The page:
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While sitting, bored to tears, intermittently scanning the 'Delayed' display next to my flight, I've looked out of the airport windows.

Out on the stand, amongst the baggage and fuel truck activity, I've seen a technician examining the engine fans with a torch (flashlight), presumably part of a mandatory pre-flight inspection procedure, looking for FOD, cracks etc.

It occurred to me: What does the techie do on a windy day when the fans are spinning too fast to examine by eye? Is there some way of braking the shaft to stop the windmilling?

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    $\begingroup$ ... or a strobe light? $\endgroup$ – Dan Pichelman Jun 27 '17 at 14:50
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    $\begingroup$ A techie with a real torch would be nice to post on facebook :) $\endgroup$ – vasin1987 Jun 30 '17 at 19:11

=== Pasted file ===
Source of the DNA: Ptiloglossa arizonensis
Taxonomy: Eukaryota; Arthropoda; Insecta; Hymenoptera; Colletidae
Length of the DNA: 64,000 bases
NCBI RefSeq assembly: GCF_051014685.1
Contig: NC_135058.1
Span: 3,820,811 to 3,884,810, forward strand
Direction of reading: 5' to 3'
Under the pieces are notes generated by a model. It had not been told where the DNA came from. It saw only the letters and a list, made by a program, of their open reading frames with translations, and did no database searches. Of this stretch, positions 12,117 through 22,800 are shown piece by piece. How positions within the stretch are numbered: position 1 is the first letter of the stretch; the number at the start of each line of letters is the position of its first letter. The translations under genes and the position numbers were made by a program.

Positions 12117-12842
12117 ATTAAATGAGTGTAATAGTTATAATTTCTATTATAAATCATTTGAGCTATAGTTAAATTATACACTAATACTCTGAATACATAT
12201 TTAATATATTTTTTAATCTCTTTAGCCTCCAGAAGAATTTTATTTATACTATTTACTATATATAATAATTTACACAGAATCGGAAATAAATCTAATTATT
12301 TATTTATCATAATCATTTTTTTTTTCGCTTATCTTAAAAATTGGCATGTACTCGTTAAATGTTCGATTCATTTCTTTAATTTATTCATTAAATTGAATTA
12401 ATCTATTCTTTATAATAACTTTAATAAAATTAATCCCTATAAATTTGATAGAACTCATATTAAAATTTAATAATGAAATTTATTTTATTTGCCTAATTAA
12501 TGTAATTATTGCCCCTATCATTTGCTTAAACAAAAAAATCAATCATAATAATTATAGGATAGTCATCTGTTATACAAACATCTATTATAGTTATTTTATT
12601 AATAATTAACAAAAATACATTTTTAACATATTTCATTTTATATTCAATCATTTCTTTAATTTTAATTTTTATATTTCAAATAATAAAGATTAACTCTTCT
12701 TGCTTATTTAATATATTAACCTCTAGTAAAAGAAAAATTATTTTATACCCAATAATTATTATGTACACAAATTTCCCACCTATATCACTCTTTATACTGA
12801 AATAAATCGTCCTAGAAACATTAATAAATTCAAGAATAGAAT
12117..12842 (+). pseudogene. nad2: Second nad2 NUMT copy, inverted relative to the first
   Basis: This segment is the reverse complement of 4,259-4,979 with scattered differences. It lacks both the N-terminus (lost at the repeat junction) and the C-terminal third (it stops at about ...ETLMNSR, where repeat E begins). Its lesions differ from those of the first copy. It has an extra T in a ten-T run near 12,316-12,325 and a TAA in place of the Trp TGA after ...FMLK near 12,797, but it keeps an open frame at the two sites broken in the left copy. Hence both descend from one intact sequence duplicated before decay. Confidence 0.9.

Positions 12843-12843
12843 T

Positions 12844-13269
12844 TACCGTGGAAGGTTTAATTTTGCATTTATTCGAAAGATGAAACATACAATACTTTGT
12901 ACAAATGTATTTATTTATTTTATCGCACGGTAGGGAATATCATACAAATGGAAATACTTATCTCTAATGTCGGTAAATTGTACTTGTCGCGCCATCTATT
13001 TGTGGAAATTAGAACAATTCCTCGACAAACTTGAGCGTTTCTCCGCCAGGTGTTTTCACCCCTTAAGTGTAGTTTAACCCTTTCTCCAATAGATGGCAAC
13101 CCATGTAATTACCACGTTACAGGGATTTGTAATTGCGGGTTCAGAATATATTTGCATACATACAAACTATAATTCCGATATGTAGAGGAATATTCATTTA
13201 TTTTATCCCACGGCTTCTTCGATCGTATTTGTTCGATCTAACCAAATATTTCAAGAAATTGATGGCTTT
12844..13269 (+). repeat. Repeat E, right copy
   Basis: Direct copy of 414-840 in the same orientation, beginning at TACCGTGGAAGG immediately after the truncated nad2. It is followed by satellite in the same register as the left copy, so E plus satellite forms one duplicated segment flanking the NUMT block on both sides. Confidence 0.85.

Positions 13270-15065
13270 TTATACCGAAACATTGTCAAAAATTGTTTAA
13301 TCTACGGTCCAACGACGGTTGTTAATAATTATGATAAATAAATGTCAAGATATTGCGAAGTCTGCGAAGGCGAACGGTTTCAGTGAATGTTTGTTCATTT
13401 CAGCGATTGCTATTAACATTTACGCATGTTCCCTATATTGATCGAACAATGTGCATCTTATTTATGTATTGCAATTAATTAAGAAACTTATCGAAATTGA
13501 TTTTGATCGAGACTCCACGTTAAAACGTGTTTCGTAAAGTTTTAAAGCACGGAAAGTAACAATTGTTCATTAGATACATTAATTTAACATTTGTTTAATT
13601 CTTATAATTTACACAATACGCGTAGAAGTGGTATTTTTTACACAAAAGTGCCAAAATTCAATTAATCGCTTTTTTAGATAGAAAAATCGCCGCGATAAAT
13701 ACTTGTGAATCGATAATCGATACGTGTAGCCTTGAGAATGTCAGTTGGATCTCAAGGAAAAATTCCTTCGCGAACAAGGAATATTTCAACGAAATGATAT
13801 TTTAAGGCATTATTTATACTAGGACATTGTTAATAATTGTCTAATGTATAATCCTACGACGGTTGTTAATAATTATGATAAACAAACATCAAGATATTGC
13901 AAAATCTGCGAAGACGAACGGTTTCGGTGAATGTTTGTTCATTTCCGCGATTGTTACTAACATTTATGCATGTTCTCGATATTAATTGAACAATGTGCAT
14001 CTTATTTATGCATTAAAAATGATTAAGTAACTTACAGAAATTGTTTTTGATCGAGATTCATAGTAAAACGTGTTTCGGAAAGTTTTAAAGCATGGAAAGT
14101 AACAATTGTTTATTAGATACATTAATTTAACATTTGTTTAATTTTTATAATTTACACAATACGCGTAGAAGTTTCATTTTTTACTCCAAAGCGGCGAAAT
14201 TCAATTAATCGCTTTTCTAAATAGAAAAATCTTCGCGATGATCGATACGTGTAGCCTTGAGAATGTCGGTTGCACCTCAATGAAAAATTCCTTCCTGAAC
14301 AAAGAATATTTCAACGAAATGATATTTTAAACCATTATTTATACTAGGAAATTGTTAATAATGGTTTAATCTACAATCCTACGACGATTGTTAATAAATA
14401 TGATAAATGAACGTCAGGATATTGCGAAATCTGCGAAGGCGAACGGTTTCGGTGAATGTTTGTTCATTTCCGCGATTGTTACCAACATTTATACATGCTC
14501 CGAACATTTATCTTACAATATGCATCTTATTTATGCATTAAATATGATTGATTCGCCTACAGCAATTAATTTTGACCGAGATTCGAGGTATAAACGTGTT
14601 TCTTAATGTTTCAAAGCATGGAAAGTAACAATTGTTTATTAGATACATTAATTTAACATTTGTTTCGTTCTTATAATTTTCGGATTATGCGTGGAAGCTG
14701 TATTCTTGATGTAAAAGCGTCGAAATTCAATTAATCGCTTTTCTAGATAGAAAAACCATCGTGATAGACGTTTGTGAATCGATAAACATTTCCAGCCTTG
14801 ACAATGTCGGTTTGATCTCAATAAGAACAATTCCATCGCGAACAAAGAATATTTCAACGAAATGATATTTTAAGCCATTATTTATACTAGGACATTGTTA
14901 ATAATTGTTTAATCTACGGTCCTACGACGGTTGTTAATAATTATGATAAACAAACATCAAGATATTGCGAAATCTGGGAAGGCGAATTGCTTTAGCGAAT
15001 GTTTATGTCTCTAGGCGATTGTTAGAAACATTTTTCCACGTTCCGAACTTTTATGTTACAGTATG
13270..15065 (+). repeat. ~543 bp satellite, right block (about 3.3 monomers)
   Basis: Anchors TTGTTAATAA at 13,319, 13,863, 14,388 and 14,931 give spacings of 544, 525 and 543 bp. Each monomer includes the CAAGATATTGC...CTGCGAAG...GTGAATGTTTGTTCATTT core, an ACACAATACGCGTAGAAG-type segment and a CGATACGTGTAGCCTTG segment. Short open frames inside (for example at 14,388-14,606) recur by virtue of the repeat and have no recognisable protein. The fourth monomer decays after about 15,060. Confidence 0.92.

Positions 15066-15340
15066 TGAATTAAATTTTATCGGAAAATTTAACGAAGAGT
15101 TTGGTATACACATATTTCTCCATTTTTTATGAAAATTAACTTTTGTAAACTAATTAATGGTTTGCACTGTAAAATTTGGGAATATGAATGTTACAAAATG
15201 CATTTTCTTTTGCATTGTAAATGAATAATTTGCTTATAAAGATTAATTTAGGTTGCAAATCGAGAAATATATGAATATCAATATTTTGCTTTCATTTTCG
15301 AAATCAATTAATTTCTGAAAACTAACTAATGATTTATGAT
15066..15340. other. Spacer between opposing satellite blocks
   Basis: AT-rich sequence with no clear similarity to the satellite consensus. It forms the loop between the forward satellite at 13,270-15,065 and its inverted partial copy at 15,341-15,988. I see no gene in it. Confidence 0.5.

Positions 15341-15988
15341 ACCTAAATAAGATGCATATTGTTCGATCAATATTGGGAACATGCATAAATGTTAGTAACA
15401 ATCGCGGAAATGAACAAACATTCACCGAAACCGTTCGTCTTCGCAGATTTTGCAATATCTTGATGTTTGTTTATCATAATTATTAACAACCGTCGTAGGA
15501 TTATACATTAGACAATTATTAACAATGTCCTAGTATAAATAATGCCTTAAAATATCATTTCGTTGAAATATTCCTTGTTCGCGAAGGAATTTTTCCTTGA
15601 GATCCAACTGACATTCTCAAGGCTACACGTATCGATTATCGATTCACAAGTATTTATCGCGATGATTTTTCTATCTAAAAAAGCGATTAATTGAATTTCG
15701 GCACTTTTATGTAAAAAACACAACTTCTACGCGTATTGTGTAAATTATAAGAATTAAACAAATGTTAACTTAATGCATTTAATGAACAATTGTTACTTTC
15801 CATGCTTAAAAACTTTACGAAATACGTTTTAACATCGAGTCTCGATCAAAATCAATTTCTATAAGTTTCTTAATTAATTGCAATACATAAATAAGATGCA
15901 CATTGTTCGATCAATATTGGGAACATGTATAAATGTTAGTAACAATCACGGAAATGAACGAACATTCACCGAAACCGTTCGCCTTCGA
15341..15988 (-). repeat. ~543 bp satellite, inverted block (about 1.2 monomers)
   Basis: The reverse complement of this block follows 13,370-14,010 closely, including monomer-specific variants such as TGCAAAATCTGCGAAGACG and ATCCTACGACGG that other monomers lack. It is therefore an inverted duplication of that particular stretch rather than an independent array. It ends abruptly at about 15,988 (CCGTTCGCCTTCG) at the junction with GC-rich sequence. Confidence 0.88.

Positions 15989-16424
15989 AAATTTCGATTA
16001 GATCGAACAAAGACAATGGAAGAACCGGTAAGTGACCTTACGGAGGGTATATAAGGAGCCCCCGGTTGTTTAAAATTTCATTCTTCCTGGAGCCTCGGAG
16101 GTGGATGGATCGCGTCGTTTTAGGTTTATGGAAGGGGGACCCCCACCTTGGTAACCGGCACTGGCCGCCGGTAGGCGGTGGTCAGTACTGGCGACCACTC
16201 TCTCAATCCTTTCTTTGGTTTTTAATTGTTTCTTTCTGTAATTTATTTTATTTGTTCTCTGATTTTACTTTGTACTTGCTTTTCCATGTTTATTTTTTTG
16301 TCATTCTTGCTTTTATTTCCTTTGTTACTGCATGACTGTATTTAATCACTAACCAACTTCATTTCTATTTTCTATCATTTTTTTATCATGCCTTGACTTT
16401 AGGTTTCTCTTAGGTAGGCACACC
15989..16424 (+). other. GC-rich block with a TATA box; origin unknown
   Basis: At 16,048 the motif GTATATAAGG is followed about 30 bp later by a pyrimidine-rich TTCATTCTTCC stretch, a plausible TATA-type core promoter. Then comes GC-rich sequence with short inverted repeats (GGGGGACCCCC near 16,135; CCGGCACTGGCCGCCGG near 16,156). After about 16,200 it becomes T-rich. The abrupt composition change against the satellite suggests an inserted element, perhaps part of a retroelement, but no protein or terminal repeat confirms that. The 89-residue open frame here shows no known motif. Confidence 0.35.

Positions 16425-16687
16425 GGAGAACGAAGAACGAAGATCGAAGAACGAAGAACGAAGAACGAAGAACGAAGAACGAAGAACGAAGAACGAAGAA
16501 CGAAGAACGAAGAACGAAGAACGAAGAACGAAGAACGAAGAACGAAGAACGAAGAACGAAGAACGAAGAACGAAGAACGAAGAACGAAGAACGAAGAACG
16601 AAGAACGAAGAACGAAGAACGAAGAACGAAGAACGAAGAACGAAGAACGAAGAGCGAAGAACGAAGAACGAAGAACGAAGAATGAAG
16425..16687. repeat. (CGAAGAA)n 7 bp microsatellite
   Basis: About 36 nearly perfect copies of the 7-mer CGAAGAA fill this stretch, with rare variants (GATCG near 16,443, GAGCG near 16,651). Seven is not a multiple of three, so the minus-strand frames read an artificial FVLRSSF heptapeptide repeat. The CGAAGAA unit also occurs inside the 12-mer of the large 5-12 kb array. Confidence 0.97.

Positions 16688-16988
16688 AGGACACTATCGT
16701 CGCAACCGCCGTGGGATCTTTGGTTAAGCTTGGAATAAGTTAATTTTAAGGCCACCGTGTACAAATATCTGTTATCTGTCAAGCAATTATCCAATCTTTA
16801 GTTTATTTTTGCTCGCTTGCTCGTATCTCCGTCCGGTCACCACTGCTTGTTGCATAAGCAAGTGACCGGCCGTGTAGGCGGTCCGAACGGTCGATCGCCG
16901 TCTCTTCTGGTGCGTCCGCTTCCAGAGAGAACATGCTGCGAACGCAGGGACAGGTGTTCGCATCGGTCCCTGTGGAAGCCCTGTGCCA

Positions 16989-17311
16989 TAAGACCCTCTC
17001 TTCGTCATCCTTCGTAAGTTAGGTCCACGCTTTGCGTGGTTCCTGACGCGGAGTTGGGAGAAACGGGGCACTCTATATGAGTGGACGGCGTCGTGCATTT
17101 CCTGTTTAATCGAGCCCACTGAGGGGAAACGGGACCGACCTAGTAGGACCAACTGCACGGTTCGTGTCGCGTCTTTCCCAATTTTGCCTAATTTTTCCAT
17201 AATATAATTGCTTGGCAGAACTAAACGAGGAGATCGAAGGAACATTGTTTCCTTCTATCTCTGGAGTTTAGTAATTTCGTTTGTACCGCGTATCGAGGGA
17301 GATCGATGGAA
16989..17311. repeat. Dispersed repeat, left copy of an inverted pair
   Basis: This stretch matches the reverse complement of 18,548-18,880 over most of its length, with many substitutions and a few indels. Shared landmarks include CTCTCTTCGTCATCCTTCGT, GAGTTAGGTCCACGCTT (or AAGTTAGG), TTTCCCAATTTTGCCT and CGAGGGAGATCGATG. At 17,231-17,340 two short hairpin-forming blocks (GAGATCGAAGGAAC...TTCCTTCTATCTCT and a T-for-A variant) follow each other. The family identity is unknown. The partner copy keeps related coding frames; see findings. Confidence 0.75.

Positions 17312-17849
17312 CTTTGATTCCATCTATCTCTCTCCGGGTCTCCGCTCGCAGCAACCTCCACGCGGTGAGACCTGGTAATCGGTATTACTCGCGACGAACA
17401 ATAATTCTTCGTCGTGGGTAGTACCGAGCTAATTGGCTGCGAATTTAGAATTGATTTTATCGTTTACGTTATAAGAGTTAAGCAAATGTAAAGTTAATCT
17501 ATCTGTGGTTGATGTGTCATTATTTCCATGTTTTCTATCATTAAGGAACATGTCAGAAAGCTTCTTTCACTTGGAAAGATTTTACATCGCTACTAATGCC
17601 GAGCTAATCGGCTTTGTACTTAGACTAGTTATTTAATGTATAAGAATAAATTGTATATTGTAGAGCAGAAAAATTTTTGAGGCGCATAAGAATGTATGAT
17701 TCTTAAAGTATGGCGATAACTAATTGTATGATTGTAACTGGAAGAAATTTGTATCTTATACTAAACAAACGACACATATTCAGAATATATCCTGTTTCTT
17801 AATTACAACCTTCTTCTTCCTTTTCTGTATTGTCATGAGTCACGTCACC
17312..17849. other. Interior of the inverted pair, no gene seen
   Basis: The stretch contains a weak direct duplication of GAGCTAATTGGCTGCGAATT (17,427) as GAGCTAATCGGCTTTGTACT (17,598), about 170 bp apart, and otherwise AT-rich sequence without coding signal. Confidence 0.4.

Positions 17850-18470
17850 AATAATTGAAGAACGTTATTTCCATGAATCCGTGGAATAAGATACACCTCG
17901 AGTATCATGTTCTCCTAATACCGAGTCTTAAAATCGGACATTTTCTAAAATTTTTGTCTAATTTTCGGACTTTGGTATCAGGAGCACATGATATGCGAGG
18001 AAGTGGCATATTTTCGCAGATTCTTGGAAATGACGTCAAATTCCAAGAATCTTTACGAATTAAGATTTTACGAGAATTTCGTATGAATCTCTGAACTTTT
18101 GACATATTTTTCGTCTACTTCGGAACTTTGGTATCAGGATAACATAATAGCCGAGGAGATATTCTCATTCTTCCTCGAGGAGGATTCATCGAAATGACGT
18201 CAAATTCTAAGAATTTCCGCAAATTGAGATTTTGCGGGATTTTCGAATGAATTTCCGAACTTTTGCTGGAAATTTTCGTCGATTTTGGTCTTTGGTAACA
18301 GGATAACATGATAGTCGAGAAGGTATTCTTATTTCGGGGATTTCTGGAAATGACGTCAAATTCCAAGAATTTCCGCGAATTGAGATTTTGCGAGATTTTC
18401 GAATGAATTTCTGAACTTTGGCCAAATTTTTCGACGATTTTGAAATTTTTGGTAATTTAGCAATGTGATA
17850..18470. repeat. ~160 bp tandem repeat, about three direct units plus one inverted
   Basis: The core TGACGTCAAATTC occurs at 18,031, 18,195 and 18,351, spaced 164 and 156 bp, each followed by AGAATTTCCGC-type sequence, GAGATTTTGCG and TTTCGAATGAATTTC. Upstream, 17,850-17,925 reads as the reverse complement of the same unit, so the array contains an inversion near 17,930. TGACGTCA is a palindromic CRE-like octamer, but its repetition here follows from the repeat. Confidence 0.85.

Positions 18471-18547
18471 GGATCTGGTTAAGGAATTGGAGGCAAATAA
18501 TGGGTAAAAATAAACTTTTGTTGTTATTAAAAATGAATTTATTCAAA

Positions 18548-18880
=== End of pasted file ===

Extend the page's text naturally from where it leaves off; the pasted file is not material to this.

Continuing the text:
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(YouTube) Reversers would slow down or stop the windmilling by blocking the majority of the bypass.

If repositioning the aircraft abeam the wind is not possible, then deploying the reversers does the trick. It's the same method used when starting a jet engine in strong tailwind.

Windmilling can be very fast. The clacking sound you hear is normal.

Jetliners don't have shaft brakes, but some turboprops do.

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  • $\begingroup$ OK, interesting. The video looks weird - like the engine is breathing in and out:) $\endgroup$ – Martin James Jun 30 '17 at 14:48

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